Please allow me to illustrate, for it is the crux of the film’s failure.  Strong, free-spirited heroine that can’t be held back by the constricts of society?  Check.  Token description of a brutal, world-changing ‘war’ with no resonance or background?  Check.  Dystopian future with a factionalized society convinced to the point of law that human nature is the enemy?  Check.  Mysterious absence of babies or seniors?  Check.  Initially misunderstood, controversial hunk turned sensitive, wounded lover?  Check.  Hushed references to life beyond a ‘wall’ that is never explored, much to our bewilderment?  Check.  Young people required to perform adult actions without the film lending the gravity that those moments require?  Check. 

There are more, but I’ll spare the reader additional sarcasm.  What I mean to point out is the film’s sincere lack of any fresh ideas or believability, despite its’ protestations that the ideas it presents are clearly a big deal.  How can we take the ‘test’ seriously when we aren’t given the slightest dose of scientific reasoning behind it?  Shoot, even if it’s an awful “Jurassic Park” half-hearted version of an explanation, at least give us something.  For that matter, how can the ‘test’ be so important in determining where one belongs, yet the individual still has the ability to choose their destiny?  Is the plot telling us that free will is an illusion?  Does the plot know what it’s telling us?  How can we buy that heroine Tris (Woodley) is able to wake from an unconscious stupor to catch up with a speeding train thirty minutes after Four (James) tells us she has “no muscles”? 

It would be preferable to take the film on its’ own merits, and not allow silly things like logic, science, or cynicism to cloud my judgment.  After all, it does appear that films like this are critic-proof; they simply need to satisfy fans of the source material, quality be damned.  For fairness purposes, please consider that I gave the film a shot to impress.  In fact, one particular scene struck my fancy, nudging me in the direction of satisfaction. On the eve of “Choosing Day”, the Prior family (Tris, her twin brother Caleb (Elgort), and her parents) shares a few quiet, tender, tense moments as Ellie Goulding’s entrancing “Hanging On” plays into the next scene.  In this, I sensed the filmmakers deciding to elevate the source material and create a more human film.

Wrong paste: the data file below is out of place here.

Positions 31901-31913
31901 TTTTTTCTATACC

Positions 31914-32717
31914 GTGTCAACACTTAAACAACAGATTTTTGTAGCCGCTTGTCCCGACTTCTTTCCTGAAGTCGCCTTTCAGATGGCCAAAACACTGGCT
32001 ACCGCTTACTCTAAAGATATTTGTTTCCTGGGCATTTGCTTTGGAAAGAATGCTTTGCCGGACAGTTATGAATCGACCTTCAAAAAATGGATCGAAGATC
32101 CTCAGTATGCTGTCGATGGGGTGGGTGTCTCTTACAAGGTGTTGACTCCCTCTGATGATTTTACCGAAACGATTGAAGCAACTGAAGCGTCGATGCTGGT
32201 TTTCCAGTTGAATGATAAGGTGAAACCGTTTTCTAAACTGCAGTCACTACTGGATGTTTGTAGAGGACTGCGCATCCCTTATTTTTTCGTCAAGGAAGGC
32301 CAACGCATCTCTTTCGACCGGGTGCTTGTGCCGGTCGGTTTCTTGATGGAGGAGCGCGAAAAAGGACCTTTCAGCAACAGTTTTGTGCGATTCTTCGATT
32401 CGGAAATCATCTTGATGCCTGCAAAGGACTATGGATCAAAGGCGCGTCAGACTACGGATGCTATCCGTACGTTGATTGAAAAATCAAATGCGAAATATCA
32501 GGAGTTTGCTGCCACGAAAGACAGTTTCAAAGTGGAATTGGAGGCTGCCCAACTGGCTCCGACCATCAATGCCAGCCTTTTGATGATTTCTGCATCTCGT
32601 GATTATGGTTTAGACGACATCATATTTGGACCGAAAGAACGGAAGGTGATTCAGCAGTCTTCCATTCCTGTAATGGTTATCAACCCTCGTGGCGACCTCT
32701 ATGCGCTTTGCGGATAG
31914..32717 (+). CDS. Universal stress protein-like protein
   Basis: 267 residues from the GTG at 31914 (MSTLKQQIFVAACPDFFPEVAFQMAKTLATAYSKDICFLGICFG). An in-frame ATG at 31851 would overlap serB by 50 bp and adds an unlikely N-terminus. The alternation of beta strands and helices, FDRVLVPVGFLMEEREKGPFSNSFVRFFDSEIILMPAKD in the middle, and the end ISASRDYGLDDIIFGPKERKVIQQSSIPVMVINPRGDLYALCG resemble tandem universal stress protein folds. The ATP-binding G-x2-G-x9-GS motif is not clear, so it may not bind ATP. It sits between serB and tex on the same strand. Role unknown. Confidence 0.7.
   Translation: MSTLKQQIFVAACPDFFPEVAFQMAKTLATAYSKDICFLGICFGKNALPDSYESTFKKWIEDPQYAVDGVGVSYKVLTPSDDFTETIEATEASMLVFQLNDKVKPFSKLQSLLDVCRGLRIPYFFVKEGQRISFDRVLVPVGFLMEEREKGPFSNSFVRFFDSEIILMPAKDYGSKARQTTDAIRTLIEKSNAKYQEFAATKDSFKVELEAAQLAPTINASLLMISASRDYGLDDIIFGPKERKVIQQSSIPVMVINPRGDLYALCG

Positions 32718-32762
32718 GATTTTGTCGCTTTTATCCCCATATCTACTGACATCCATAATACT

Alas, ’tis but a fleeting moment, for the film nosedives into the typical immediately afterward.  Tris goes against the grain and chooses “Dauntless”, quite possibly the most awkward-sounding, goofy name for a faction ever created.  We’re treated to scene after scene after scene of training, training, training, with nothing particularly cool, noteworthy, or original to speak of.  All the while, this Chicago-based society (where is the rest of the world???) is trying to eliminate ‘divergent’ minds.  Conveniently (lazily), divergent Tris is tested by the one government-sanctioned tester that’s sympathetic, or we wouldn’t have a movie, I suppose.  Think about this, though- murdering someone who doesn’t conform is a cold, ruthless, interesting, albeit unoriginal science-fiction premise.  This isn’t the type of film that wants to understand or explore those big ideas, unfortunately. 

In the time that has passed since viewing “Divergent”, I’ve actually grown more weary and less accepting of the film.  Maybe I’m just tired of the genre’s attention.  Perhaps I’m raw that the far superior weekend release (“Muppets Most Wanted”) will garner less box office and less audience affection.  The likely truth is that I’ve grown more weary of ‘products’ marketed as films, especially in this particular genre.  When there’s nothing new to take from the experience, and I feel like I’m simply contributing to the greenlight of a sequel, it’s an empty feeling.  Whether it’s Gryffindor, District 12, or ‘Dauntless’, it’s all starting to run together for me. 

“Divergent”, like others before it, and presumably more to follow, simply offers a structured way to package an entire entertainment experience in a consumable bundle, masquerading as a moving parable for our time.  In the end, I feel less like having just seen a film, and more like I just got swindled by a used car salesman.   It’s confusing, illogical, lacking in chemistry, and just doesn’t mean anything.  Presumably, those familiar with the novels but somehow not bewildered by this film will inform me that I shall  ‘understand’ by the end.  Frankly, I can’t imagine caring less what happens to these characters.  Give me the story of those living outside the wall, or the likely interesting and complicated series of events that lead up to the film, and I might just be on board.  This?  There’s nothing remotely ‘divergent’ about it.